For the last 9km I calculated if I could keep up 5mins per km pace I should just be able to duck under the magic 5 hours mark. I managed to hold this pace up to 15km but then it slowly started slipping. By the 18km mark I had to run 4:20min per km to get my target so put my head down and gave it all I had but in the end I came up short. Still I crossed the finish line in 5:02:14hrs for a new PB.
At the finish I was very pleased with the result especially in context of all the races I’ve done so far this year including 3 ultra marathons, 2 marathons, 2 half marathons, a half ironman, the Abu Dhabi triathlon plus all of the local races I’ve done as well. I also managed to finish 8th in my age group so at least one of my goals was achieved and I was still smiling at the end which is after all why we do this sport in the first place.....simply to enjoy ourselves.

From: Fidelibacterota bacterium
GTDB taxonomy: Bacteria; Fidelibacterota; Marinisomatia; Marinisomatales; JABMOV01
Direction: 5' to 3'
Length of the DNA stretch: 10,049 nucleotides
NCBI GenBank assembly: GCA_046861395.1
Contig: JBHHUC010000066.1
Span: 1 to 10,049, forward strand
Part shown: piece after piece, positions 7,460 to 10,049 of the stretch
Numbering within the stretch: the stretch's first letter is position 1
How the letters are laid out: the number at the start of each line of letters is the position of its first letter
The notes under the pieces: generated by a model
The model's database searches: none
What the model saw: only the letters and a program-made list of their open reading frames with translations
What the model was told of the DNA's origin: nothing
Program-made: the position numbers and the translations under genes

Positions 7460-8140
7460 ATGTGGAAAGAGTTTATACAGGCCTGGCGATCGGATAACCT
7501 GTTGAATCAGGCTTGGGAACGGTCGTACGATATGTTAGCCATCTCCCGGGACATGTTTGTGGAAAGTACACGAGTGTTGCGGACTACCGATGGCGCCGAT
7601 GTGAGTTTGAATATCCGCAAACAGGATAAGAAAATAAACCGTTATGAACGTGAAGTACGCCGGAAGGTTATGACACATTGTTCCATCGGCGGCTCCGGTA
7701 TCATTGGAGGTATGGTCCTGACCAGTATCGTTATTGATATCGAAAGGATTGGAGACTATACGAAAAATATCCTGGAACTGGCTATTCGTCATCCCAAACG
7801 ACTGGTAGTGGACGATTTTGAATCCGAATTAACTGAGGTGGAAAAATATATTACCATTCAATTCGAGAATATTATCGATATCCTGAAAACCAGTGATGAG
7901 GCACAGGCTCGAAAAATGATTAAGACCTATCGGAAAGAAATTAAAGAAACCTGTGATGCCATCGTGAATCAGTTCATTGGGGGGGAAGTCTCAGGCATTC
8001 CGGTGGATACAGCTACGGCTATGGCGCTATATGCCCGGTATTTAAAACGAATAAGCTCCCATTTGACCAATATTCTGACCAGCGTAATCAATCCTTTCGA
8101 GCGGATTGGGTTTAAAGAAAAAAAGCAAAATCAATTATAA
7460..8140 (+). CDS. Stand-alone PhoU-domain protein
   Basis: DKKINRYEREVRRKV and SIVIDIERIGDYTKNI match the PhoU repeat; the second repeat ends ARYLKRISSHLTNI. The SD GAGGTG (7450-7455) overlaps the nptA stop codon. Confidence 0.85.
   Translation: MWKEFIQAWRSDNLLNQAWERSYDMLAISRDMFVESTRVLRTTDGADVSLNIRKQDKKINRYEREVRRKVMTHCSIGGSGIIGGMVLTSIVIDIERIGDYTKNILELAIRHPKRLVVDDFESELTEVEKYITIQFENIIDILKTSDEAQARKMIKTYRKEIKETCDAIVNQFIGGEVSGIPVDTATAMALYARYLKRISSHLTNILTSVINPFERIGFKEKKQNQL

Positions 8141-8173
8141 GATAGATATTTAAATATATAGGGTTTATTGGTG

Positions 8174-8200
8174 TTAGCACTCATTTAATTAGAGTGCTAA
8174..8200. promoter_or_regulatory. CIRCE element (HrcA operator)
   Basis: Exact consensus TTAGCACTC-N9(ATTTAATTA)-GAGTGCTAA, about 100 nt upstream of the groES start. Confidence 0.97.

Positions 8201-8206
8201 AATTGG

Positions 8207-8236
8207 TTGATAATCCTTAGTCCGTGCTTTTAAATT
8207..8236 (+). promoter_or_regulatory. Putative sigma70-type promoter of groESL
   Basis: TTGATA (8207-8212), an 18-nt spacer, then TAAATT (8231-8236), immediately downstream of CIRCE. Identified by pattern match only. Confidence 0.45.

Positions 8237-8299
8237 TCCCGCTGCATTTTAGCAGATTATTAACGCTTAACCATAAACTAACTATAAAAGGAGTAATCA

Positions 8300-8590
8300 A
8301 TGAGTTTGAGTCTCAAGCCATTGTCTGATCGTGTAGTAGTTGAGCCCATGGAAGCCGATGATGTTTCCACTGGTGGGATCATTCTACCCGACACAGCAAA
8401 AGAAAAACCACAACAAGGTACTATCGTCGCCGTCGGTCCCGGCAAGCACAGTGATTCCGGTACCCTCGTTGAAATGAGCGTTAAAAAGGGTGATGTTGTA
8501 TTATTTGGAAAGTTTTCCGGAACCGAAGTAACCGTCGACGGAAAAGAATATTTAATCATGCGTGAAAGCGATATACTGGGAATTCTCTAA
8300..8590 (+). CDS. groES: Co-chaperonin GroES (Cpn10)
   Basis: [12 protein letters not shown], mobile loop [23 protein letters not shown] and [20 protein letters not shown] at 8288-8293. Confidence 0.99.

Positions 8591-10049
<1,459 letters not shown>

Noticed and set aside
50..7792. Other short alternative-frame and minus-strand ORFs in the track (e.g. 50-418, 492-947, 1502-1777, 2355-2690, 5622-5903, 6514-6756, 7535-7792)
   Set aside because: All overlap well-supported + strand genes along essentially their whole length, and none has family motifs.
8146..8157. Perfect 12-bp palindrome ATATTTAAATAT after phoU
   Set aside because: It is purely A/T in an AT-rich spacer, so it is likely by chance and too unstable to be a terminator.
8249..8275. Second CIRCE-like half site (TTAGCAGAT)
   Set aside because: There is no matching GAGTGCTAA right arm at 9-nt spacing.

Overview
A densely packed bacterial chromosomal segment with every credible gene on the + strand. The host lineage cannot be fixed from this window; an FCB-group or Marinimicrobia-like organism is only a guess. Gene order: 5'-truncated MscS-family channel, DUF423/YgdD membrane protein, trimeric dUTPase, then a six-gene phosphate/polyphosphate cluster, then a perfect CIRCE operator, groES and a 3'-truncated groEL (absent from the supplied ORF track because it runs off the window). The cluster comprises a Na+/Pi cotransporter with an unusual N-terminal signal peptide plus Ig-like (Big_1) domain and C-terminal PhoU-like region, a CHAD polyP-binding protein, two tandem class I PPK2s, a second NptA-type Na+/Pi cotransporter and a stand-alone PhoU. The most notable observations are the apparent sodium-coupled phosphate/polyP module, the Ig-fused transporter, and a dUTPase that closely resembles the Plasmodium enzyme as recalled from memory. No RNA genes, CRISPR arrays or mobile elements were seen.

My usual thanks to my coach and all of those I have trained with over the last few months, it is always a pleasure just to be out doing what we love. Special thanks to Wei Ming Wong who is not only my main running partner these days but also my number one fan and provided unstinting support on the day with her usual mile wide smile.